The team was escorted by the Waqf, or Muslim religious trust, appointed by the Palestinian Authority.

Palestinians Killed TV Head

A Palestinian group claimed respon-sibility for killing the head of Palestinian television. The Brigade of Al Aksa Martyrs said Jan. 18 it killed Hisham Miki the previous day because Palestinian Authority President Yasser Arafat refused to remove him from his post despite allegations of corruption. Palestinian officials initially had blamed Israel for the slaying.

OU Official Resigns

The Orthodox Union's executive vice president resigned in the wake of a report that confirmed abusive behavior toward children by a senior rabbi in the movement's youth organization.

Rabbi Raphael Butler, a former head of the National Council of Synagogue Youth, was accused of knowing of the alleged abuse by Rabbi Baruch Lanner but not acting on the information.

Butler said the commission's recommendation must be implemented.

He added that his resignation is an attempt to prevent divisiveness within the OU.

Groups Blast Decision

Some pro-choice Jewish groups denounced President Bush's decision to bar federal funds to international family planning groups that offer abortion services and counseling. The National Council of Jewish Women and American Jewish Congress said the move would harm women's health programs.


Yeshiva Schemers Get Pardon

President Clinton pardoned a group of New York men who were convicted of fraud and embezzlement in a scheme to use federal money to finance a fictitious yeshiva. Clinton also pardoned Marc Rich, who fled the United States to evade alleged racketeering and tax evasion charges. Rich holds Israeli citizenship and has been a major benefactor to Israeli museums.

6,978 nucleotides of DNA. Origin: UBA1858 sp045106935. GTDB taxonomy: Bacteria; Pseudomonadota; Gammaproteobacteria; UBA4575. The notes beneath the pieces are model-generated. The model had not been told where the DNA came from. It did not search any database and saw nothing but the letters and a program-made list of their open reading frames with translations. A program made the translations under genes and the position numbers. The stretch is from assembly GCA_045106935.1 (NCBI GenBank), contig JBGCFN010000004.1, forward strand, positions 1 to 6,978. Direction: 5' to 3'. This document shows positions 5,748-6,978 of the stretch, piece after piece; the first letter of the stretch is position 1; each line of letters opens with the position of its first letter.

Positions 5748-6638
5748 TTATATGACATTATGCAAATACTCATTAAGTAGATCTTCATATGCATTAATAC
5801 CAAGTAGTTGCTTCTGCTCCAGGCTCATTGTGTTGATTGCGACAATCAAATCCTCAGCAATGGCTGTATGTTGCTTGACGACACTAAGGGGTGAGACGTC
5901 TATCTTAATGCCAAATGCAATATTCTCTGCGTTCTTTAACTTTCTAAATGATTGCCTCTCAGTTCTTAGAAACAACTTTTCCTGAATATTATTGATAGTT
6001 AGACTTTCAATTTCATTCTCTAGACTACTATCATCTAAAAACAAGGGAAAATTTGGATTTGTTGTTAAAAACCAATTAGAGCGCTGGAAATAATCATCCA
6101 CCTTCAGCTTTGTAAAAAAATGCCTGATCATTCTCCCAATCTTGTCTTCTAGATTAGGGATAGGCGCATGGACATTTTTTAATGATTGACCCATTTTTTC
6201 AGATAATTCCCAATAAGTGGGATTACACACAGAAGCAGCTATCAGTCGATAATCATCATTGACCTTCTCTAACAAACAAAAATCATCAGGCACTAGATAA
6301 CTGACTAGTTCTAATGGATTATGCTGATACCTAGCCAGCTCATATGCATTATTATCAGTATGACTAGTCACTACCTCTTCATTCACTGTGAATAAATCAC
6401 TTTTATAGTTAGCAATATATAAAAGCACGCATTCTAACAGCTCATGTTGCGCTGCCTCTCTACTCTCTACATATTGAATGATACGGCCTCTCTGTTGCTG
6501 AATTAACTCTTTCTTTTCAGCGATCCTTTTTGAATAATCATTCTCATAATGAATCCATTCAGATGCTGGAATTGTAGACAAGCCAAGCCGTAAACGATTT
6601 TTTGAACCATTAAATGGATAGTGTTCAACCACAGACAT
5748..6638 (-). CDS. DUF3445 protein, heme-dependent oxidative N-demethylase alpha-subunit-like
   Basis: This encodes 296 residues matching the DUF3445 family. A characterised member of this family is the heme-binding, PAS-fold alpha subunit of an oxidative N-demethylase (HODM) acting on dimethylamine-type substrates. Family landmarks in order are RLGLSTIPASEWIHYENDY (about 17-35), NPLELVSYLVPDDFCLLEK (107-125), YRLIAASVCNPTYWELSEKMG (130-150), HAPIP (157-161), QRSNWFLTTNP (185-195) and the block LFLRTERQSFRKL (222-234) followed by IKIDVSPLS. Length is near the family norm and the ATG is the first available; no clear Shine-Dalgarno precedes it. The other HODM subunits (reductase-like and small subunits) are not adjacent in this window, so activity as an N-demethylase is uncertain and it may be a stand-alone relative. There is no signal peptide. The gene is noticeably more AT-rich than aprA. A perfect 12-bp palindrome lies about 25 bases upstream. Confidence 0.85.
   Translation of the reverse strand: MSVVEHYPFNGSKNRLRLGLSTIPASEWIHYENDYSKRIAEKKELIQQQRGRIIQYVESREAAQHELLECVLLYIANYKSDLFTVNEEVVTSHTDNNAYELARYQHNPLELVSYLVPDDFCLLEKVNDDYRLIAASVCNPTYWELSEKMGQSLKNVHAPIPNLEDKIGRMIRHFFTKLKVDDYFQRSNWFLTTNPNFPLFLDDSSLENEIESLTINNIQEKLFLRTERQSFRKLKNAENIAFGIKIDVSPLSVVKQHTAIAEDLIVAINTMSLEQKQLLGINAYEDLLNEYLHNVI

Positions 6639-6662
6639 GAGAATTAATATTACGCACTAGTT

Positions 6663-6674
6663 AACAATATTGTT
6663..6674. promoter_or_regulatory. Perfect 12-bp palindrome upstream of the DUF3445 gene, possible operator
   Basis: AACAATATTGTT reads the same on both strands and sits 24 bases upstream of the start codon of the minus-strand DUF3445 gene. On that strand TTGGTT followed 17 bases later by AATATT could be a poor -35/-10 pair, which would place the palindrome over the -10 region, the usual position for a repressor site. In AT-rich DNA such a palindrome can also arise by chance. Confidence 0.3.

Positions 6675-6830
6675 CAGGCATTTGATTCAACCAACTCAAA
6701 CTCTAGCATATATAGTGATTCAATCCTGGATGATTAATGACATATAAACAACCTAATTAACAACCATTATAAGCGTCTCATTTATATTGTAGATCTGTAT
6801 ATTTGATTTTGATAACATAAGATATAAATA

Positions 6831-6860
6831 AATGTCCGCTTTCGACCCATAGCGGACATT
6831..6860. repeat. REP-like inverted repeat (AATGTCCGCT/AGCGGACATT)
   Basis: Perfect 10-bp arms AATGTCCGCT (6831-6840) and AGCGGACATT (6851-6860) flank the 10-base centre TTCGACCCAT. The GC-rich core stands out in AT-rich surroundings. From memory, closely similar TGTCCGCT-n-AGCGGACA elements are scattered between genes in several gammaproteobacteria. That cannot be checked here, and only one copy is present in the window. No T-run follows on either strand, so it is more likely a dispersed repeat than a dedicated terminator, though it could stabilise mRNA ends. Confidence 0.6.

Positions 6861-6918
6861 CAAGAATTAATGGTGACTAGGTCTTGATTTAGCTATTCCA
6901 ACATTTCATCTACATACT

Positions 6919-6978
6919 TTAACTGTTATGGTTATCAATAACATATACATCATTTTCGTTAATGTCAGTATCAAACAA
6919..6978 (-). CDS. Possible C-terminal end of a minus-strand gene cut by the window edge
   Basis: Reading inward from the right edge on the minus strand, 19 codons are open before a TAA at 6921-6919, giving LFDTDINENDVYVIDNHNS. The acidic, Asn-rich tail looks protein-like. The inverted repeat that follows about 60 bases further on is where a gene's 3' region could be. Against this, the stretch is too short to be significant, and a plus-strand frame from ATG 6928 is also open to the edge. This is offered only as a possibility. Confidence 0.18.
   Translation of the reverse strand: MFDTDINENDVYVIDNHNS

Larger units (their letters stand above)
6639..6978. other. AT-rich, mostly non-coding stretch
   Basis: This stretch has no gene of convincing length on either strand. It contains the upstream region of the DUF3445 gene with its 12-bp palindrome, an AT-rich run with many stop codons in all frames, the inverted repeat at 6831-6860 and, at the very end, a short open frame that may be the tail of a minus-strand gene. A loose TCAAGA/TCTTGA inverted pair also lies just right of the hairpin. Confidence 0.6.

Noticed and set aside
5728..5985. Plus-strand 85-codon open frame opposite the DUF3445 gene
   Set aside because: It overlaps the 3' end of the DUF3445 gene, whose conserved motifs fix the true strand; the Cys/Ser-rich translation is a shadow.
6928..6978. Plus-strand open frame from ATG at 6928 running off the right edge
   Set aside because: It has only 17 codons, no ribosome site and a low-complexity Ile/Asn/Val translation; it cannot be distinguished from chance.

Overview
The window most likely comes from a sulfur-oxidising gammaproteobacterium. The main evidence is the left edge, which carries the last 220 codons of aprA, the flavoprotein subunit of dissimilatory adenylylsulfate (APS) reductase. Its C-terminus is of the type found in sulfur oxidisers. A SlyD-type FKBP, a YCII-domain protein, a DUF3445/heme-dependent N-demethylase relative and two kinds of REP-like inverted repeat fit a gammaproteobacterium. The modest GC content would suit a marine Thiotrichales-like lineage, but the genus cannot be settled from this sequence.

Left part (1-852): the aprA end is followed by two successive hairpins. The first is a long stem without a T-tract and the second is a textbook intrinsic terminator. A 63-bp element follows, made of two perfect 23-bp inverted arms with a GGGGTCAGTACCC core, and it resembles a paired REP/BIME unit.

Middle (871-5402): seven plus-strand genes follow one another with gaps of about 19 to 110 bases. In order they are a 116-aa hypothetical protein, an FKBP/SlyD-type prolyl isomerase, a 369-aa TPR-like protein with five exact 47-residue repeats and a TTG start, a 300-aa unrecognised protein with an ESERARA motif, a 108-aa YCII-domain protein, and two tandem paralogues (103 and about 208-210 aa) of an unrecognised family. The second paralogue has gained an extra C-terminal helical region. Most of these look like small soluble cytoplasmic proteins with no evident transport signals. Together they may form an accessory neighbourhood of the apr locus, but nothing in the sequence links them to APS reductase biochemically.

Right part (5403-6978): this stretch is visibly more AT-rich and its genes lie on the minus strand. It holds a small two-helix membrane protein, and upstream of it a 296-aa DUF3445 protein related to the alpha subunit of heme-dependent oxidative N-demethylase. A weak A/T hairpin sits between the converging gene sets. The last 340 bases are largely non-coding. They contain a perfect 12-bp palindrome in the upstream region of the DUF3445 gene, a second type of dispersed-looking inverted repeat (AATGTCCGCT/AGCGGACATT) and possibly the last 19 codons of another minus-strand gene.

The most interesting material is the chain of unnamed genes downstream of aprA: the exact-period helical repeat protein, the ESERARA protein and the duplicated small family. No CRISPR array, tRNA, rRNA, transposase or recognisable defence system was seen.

Doctors Identify Gene Mutation

A group of doctors in the United States identified the genetic mutation that causes familial dysautonomia, a neurological disease that affects Ashkenazi Jews in disproportionate numbers.

One in 3,600 Ashkenazi Jews is affected by the disease, which leads to problems with heart rate and blood pressure. In a related development, the Dysautonomia Foundation announced screening tests for people at risk for the disease at NYU Medical Center and Mt. Sinai Hospital in New York, and at the Hadassah Medical Organization in Israel.

Clinton Fails to Pardon Pollard

The wave of pardons issued before President Clinton left office on Saturday did not include Jonathan Pollard, who is serving a life sentence in a U.S. jail for spying for Israel.

Clinton also failed to pardon Michael Milken, formerly jailed for securities fraud, who is a supporter of Jewish day schools, education, prostate research and other in the Los Angeles area.

Group Donates to Quake Victims

The American Jewish Committee donated $25,000 to the victims of the recent earthquake in El Salvador. More than 700 people were killed in the Jan. 13 quake.

France Plans Brunner Trial

An accused Nazi criminal will be tried in absentia in a Paris court for allegedly deporting hundreds of Jewish children to Auschwitz. The trial of Alois Brunner will begin March 2, judicial officials said Thursday. Brunner is believed to have lived for years in Syria, but his current whereabouts are unknown, and it is unclear whether he is even still alive.